3. 3. According to Michael Roe (2000) there has been a new surge of interest in genetic technologies. Roe (2000) suggests that this interest is fed by dangerously unexamined assumptions that resemble old style eugenics. Roe (2000) argues that the promotion of genetic technologies contain the unexamined belief that such developments are for humanities benefit. The search for perfection, physical, psychological and behavioural is what appealed to eugenicists in the early part of the 20th Century. One could argue that eugenics played a part in the mass genocide of millions of people in Nazi Germany. Vast numbers of children deemed to be imperfect were put to death in concentration camps. Baker (2002) suggests that one of the significant differences between eugenics and genetic practices are • eugenics is aimed at the prevention of fertility of the unfit • genetic practices are orientated toward the management of conception In reconsidering the issues of sameness, difference, equality and democracy in the public school system in America, Baker (2002) focuses on the question of disability. Baker (2002) suggests that disability becomes reinscribed as “outlaw ontology” outlaw ontology can be defined as ‘a way of being or existing outside the normal and as such needing to be chased down’. According to Baker (2002) there is a shift in debates around inclusive schooling and mainstreaming. Baker (2002) argues that the point of prohibition is relocated suggesting that instead of telling a child they simple cannot attend a normal school the child perceived as having disabilities of a certain kind can now be problemised, marginalised and managed within the mainstream institution. Campbell (2000) suggests that eugenics is seeking to eliminate the birthing of bodies marked as disabled. Campbell argues that if bodies marked disabled are born then the activity of the posse switches to trying to ‘perfect’ the ‘defective’ body or mind and make it normal. According to Campbell (2000) new eugenics has taken three forms. • prenatal screening • disability dispersal policies • compulsion towards perfecting and morphing technologies of normalization 3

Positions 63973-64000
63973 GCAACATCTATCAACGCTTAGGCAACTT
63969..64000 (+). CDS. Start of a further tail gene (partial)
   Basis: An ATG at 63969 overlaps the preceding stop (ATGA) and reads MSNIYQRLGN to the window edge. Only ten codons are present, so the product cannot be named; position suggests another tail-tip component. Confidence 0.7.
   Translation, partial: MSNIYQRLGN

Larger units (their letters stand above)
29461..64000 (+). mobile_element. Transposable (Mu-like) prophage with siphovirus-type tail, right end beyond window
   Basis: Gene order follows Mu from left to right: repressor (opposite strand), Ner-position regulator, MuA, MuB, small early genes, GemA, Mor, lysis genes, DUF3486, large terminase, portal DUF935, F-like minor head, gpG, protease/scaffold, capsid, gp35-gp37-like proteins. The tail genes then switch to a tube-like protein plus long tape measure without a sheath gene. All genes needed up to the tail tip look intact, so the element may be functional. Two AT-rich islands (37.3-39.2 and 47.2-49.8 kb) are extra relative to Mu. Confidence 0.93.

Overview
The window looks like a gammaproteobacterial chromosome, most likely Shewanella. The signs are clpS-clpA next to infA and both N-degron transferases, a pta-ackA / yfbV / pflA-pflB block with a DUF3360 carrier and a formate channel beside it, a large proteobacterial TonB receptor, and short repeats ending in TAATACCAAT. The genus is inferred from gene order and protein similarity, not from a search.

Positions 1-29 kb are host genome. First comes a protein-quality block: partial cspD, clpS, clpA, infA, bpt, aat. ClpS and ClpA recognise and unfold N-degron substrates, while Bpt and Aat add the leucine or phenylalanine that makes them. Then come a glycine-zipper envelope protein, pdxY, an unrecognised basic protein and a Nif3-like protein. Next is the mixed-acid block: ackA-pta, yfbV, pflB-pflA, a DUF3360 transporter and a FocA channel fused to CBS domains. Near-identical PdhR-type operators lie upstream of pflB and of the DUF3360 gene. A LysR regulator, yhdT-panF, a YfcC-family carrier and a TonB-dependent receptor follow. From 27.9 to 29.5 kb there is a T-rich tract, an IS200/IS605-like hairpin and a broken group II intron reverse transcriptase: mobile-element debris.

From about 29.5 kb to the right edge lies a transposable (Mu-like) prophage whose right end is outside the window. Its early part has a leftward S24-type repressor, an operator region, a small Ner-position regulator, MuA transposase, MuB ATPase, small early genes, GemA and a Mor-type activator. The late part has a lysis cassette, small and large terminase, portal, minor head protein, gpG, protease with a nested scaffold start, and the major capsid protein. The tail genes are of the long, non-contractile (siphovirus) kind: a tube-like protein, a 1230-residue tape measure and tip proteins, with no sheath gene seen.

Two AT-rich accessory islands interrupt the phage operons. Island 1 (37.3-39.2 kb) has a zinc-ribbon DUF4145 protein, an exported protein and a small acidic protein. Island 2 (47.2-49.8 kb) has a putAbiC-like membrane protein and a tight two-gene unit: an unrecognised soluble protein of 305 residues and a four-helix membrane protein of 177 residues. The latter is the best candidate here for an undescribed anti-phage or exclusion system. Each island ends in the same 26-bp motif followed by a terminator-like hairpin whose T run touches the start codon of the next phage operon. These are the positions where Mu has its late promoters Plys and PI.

4. 4. Crowe (2000) argues that new eugenics is a discreet movement. Crowe (2000) suggests that the terms of genetic discourse are different from old-style eugenics. According to Crowe (2000) this is apparent in those proposals that seek out defects by prenatal screening turning motherhood into decisions about what kinds of bodies to give birth to. Baker (2000) argues that disability dispersal policies and perfecting technologies ( the use of science and technology to improve human mental and physical characteristics and capacities) relate directly to schooling and stresses the importance given to studying the wider implications of the hunt for disability in public education. Baker (2000) notes the proliferation of categories of educational disability used to mark students as outside norms of child development or as at risk of school failure. Studies have revealed an abysmal record of underachievement for youth with disabilities. A study by Phelps and Hanley-Maxwell (1997) found that the dropout rate for youth with disabilities far exceeded those of non-disabled students by nearly a factor of two. The employment and further education opportunity also falls below levels of non disabled peers. Even when the students with disabilities found employment their wages were just above the minimum wage with limited prospects for promotion. Disabilities can have negative effect for young people limiting access to education and employment which can lead to economic and social exclusion. In this type of climate one could question whether or not children should be labelled with a disability. Definition and Labelling of Disability The definition of disability and disabled person according to the Disability Discrimination Act 1995 is: (1) Subject to the provisions of Schedule 1, a person has a disability for the purposes of this Act if he has a physical or mental impairment, which has a substantial and long-term adverse effect on his ability to carry out normal day-to-day activities. 4